Due to automation, companies can reduce the number of errors, as the manual work is reduced to a minimum, and there are fewer errors in the process. Electronic invoicing also helps organizations to adapt to a diverse set of local regulations and data storage rules, which may vary from country to country.

Since e-invoicing is a fully paperless solution, it also goes a long way in supporting the sustainability targets of companies, contributing to a reduction in carbon footprint, use of raw materials, and transportation.

Likewise, Cloud-based invoicing solutions in the market also offer advanced functionalities for users, allowing companies to implement end-to-end self-serviced payments.

Cloud solutions are even more secure and provide the benefits of a safe backup for critical files and data. Such solutions also offer easy and round-the-clock access to stored documents from any location and any device, albeit with proper authorization. The main advantage of Cloud invoicing over standard e-invoicing solutions, however, is the ease of implementation it offers. It does not require complex information or investment and is also within reach of medium -and small-sized businesses in terms of cost.

The Government use case

Large enterprises are not the only ones enjoying the benefits of a digital solution. Electronic invoicing is showing potential in the government sector as well. Automating processes enables higher transparency and visibility of payments, which in turn allows better control and vigilance on possible frauds. Brazil, Chile, and Mexico, the pioneers in the adoption of e-Invoicing in Latin America (LATAM), made electronic invoicing obligatory for all B2B transactions way back in 2014 to improve tax compliance. Mexico alone improved tax revenues by about 34% after the move.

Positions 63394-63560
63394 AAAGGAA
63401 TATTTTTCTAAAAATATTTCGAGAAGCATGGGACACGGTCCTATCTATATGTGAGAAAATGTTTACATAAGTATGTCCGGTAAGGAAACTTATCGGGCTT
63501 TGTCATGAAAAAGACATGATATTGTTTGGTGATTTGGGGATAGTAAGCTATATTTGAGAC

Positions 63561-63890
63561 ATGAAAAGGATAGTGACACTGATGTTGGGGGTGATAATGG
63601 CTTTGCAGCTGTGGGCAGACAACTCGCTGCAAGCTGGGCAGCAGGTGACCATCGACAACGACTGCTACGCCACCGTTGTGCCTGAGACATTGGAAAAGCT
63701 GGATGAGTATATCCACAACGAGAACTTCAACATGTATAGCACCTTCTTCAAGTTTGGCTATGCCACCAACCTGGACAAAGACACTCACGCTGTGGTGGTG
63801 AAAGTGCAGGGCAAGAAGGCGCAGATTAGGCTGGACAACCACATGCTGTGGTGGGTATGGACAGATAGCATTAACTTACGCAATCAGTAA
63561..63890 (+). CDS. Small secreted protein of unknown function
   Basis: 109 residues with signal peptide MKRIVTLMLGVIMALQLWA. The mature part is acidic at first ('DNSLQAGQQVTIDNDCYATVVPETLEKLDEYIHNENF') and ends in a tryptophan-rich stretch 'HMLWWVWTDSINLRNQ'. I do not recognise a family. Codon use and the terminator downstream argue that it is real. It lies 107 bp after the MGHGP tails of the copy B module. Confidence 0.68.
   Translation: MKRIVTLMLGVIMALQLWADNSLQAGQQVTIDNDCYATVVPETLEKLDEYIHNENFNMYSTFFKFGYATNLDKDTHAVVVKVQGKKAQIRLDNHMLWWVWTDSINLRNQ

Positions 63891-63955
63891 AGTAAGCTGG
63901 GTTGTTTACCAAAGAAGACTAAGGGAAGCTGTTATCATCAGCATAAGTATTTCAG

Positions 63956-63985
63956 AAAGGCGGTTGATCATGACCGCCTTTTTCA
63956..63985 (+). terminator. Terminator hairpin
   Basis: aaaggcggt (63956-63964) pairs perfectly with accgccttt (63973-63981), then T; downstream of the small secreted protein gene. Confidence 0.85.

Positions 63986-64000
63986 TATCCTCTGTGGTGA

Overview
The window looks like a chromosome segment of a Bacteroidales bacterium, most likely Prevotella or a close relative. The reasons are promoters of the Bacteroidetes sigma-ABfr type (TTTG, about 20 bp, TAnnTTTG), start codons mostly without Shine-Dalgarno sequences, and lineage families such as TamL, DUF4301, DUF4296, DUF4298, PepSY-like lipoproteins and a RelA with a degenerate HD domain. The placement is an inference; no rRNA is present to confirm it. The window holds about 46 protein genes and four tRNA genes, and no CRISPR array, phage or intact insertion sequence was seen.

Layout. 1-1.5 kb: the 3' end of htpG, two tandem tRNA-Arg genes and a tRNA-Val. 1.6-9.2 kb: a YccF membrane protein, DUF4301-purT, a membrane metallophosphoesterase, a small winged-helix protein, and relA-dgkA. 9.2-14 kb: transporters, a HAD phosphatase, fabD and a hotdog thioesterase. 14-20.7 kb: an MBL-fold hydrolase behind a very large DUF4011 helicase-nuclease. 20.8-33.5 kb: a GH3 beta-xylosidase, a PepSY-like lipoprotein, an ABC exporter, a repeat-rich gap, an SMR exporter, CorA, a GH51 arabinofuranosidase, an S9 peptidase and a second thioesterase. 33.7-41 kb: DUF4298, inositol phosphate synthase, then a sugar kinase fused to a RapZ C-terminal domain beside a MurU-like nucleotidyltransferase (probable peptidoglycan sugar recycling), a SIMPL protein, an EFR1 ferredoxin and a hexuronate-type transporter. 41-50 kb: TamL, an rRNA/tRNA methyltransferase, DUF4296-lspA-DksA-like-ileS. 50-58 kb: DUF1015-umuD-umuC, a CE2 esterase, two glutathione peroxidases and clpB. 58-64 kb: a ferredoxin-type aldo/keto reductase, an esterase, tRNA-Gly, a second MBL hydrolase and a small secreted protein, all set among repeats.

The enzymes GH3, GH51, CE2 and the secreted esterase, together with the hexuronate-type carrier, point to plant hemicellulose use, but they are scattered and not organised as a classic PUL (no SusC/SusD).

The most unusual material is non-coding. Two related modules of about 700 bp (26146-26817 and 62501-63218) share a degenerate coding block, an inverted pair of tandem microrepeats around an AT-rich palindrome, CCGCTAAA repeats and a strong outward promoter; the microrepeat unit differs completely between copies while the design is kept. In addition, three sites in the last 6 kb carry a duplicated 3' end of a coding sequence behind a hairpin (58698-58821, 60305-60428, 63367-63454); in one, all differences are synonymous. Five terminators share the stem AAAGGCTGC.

The success seen in LATAM encouraged European countries to follow suit. In 2014, the European Parliament and Council made it mandatory for all EU member countries to implement e-invoicing in public administration between 2018 and 2020. The European Commission calculated potential savings of nearly €2.3 billion with the adoption of e-invoicing.

Asia-Pacific is also now witnessing a surge in e-invoicing, with India and China processing 79.3% and 62.8% transactions, respectively, using e-invoicing. In India, e-invoicing is mandatory for businesses with a turnover of Rs500 crore or more. From April 2021, all B2B transactions are expected to come under the fold of e-invoicing.

While government policies acted as a catalyst for the adoption of e-invoicing in the above cases, private players nevertheless have been agile in integrating new technologies and solutions. Clients and partners are also demanding a higher degree of automation, which is spurring organizations to experiment and innovate. Automated and cloud-based e-invoicing solutions are thus a move towards the future of payments, keeping pace with the rapidly changing market dynamics. It’s the competitive edge of a New Normal.